Hamilton makes history in Spanish Grand Prix

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Lewis Hamilton races his Mercedes at the Formula One British Grand Prix. The Mercedes driver finished in pole position for the 100th time and won the Spanish Grand Prix in May.

CORRECTION: A previous version of this story was incorrectly edited to state that Lewis made history in 2016 by becoming the youngest ever to win a Grand Prix at 18 years old. The winner of that race was Verstappen.

By Jesus Coronel

After increasing his championship lead in Portugal, Mercedes racer Lewis Hamilton sought to extend his championship lead in the Spanish Grand Prix in Barcelona on May 9.

In qualifying, he made history by securing the pole position for the 100th time in his career. He is the first Formula One driver in history to do so.

Red Bull’s Max Verstappen wasn’t too far behind him as he qualified second.

Barcelona was also where Verstappen made history in 2016, when he became the youngest racer ever to win a Grand Prix at 18 years old.

He pulled off an early overtake on Hamilton to take the lead at the start of the Grand Prix. But misfortune would come back to bite him.

An engine failure for Alphatauri’s rookie driver Yuki Tsunoda caused the safety car to be deployed after he failed to get the car off the track.

That would force the gap between Verstappen and Hamilton to shorten after the Red Bull driver had gained a good lead on the Mercedes driver.

But he would go on to lengthen the gap from Hamilton to around 2 seconds.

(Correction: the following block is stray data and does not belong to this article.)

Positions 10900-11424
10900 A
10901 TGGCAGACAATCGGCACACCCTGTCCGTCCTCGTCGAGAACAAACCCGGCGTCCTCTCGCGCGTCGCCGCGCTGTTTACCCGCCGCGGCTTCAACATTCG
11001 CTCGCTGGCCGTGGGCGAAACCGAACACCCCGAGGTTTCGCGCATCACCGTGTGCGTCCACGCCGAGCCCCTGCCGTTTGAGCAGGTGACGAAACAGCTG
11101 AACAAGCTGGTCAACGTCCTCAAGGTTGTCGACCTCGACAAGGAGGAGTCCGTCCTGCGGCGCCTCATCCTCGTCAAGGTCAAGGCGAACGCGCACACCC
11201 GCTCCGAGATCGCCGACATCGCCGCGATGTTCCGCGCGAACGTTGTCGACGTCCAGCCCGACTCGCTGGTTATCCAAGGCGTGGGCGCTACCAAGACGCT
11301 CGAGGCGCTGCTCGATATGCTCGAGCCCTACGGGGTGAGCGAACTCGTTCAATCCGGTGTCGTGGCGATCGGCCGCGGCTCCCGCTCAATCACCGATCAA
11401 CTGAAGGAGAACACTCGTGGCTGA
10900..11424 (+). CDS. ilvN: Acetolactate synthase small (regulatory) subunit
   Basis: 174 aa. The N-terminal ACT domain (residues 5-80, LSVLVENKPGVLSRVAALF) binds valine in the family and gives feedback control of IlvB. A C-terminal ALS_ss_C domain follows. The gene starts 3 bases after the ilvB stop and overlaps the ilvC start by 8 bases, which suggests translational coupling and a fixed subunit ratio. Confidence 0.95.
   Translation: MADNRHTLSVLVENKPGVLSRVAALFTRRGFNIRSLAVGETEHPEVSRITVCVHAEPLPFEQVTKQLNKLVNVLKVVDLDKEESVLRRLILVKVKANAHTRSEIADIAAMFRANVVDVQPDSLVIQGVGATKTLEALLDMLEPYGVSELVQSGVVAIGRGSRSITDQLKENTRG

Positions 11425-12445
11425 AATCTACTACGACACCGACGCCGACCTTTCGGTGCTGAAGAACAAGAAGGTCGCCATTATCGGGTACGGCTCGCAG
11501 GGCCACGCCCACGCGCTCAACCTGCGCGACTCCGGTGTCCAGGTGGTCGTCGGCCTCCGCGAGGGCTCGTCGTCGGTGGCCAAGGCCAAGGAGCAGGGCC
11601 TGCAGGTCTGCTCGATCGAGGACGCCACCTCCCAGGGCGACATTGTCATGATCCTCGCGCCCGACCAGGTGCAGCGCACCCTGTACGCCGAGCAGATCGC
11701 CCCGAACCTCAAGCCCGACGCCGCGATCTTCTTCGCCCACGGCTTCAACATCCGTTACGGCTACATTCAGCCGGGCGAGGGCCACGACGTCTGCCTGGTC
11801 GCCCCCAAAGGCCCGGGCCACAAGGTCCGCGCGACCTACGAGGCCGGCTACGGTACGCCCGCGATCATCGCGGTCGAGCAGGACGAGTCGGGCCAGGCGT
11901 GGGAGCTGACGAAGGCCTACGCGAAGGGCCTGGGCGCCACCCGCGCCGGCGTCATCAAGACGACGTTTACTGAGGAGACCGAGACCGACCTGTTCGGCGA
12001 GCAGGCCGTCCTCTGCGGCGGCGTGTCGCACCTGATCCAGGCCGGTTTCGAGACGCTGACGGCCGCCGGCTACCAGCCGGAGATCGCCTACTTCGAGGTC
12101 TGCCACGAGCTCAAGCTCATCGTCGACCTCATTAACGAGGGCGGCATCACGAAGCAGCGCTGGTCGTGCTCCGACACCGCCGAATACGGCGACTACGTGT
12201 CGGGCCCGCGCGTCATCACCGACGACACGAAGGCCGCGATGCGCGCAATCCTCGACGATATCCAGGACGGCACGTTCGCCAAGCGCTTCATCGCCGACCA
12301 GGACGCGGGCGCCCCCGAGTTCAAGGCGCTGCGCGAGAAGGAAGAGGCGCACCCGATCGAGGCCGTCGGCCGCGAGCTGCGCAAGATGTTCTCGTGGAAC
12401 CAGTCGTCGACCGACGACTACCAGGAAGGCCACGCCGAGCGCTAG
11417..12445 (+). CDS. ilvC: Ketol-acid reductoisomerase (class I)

Hamilton took a gamble and pit on Lap 43 to potentially catch Red Bull off guard and overtake Verstappen near the end of the race.

Red Bull then warned him that what Hamilton and Mercedes did “could be Hungary all over again.” Hamilton pulled the same move in 2019, which led to him winning the race over Verstappen that year.

The gamble paid off.

Hamilton’s pace quickened as he gained around 1.5 seconds on Verstappen with every passing lap, pressuring the Dutchman to hold the lead.

His pace prompted Mercedes to issue team orders to Valtteri Bottas on Lap 52 to not “hold Lewis up.” But Hamilton overtook his teammate after he didn’t allow a clear pass in the third sector.

With the tire advantage and the Drag Reduction System active on Lap 60, Hamilton passed Verstappen to take the lead after trailing him since the beginning of the race.

He had made up a 20-second deficit and went on to win the Spanish Grand Prix, earning his fifth consecutive win in Barcelona, 98th career victory and  Driver of the Day honors.

“I tried to defend but it didn’t work out,” Hamilton said in an interview. “After that, we focused on getting as close as we could. Tire management was really nice. I’m really proud of that.”

Although he finished second, Verstappen finished with the fastest lap of the circuit. He earned 19 points for the day and trails Hamilton by 14 points in the Driver’s Championship.

“Once he made that second stop, I knew I could not pit again,” Verstappen said. “Then he passed me at the end of the race. It’s tough when you’re up near the front and the two Mercedes cars are behind you. They can choose their strategy.”

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